The Ion, a new Houston-based tech hub built at the site of a former Sears Department Store, has commissioned installations by local artists Preston Gaines and Lina Dib.
The Ion building is part of the 16-acre Ion District, which spans 12 city blocks in Houston’s Midtown and is owned by Rice University. While some are enthusiastic about this new endeavor and see benefits for the city at large, others, particularly a coalition of Third Ward residents, community activists, and students, have raised concerns about the displacement of nearby Third Ward residents who are predominately Black.
In the press release announcing the inaugural installations, The Ion’s public art consultant Piper Faust explained, “As Houston, its neighborhoods, and the world-at-large open its doors again, a connector such as The Ion, is the perfect space to open up an installation of this scale. The Eye on Art Program isn’t simply art on a wall but installations that aim to entice, engage, and invite people into The Ion so they know it is a place where they can become part of a community, The Ion community.”
For the EyeOnArt Program’s inaugural installations The Ion and the Ion District Art Advisory Council assisted by Ms. Faust, selected Mr. Gaines and Ms. Dib from over 60 applicants. The works will be on view for six months in the display windows along Fannin and Main streets. These are just the first installations scheduled in what will be an ongoing, rotating program.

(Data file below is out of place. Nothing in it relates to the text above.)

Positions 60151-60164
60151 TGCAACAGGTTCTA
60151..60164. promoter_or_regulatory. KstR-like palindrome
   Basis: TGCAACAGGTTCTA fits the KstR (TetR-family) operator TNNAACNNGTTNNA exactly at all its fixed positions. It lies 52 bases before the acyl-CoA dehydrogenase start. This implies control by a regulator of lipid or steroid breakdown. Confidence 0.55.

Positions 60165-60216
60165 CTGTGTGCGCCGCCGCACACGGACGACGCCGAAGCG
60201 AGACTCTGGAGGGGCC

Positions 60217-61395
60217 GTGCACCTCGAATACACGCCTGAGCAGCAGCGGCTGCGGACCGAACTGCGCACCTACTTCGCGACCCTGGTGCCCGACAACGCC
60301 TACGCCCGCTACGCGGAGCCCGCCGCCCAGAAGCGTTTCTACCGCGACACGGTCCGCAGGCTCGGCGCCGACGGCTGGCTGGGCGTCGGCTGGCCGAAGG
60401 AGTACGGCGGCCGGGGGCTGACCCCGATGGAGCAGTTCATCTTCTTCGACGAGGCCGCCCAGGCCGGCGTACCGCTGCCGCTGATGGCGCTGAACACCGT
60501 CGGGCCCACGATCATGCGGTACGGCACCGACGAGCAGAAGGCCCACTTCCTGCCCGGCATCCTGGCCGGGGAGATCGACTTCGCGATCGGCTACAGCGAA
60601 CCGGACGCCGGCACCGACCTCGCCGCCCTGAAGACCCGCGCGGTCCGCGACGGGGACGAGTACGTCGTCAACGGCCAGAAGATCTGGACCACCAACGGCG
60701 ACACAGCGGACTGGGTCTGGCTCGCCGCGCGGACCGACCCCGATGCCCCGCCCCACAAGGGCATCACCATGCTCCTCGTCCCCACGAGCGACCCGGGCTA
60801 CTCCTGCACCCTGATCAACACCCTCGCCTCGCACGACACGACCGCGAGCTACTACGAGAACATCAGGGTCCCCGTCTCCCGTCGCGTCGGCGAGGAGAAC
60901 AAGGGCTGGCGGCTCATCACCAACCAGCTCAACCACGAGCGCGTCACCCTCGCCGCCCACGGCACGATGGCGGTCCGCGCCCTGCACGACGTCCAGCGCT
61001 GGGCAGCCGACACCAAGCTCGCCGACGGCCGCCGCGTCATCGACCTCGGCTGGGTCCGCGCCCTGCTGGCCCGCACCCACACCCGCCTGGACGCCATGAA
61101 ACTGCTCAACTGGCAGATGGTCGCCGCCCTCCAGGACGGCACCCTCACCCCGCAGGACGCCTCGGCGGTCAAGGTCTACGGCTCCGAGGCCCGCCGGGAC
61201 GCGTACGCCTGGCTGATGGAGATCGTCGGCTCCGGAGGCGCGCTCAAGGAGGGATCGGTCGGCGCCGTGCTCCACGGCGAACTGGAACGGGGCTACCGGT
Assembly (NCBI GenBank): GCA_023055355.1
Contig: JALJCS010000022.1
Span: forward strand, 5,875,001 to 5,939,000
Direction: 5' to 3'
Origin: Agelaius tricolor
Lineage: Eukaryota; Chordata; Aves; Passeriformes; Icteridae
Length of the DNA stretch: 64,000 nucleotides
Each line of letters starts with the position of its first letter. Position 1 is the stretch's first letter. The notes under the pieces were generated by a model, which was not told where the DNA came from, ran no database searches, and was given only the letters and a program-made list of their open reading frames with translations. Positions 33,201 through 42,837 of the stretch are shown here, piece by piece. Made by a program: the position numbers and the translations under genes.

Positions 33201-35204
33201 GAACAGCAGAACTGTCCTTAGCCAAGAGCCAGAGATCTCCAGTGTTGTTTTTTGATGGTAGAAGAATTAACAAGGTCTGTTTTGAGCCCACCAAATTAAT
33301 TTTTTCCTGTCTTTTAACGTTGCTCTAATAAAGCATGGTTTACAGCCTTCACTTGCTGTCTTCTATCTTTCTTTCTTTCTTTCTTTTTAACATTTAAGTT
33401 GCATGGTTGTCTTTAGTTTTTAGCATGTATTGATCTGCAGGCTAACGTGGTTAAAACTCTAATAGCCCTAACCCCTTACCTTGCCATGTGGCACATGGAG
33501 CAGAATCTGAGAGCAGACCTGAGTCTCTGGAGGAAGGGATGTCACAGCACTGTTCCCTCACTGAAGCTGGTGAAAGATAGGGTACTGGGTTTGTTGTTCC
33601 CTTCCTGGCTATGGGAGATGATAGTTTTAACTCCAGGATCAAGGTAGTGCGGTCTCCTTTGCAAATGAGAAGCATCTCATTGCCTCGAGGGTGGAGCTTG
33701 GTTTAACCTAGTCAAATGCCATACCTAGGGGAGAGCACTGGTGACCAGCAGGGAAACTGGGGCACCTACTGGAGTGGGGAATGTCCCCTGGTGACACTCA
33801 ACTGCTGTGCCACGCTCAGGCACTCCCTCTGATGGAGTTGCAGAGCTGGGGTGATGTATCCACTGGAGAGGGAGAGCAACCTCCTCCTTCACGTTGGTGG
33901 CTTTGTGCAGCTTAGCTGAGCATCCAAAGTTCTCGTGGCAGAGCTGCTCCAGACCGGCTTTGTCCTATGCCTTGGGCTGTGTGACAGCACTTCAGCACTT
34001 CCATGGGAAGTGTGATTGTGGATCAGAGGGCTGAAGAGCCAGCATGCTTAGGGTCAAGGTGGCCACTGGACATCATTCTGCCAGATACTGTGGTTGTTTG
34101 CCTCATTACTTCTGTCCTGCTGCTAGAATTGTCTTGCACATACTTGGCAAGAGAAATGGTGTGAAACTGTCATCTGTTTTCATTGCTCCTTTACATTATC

Preston Gaines is an architect, artist, and industrial designer who was part of the Round 52 exhibition for Project Row Houses. Mr. Gaines’ Fantasy Landscape is constructed with interconnected panels and features recorded sounds and vibrant pops of color. The multi-sensory botanically inspired work is intended to spark emotional, physical, and cognitive responses.
Born in Montreal, Lina Dib is a multidisciplinary artist and anthropologist who is currently a fellow and lecturer at Rice University. Ms. Dib’s Self-Portrait in the Garden is a constructed environment that includes plants, astro-turf, pink flamingos, and screens. In their resting state, the screens show images of landscapes, the ocean, and the sky. However, as viewers move through the space in front of the display windows, the images shift to show evidence of the viewers themselves. When viewers are still, then the images of nature return.